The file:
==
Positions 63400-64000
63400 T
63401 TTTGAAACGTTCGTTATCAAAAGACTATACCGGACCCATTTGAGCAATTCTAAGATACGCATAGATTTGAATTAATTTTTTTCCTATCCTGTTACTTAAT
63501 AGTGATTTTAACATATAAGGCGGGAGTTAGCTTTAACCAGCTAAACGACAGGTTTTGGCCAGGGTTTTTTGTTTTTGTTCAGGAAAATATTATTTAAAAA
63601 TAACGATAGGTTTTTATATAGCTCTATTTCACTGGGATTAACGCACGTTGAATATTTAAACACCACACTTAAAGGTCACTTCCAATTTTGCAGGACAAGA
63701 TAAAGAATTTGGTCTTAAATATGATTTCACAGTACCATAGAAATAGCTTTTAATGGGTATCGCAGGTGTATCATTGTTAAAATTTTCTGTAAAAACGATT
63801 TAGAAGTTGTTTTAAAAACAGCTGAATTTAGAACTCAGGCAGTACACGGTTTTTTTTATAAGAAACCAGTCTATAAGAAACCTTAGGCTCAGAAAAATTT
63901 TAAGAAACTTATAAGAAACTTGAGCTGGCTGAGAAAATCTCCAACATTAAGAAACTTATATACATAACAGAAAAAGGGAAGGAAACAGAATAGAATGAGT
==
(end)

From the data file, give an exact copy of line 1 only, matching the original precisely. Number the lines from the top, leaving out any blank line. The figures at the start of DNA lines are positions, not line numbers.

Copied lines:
Positions 63400-64000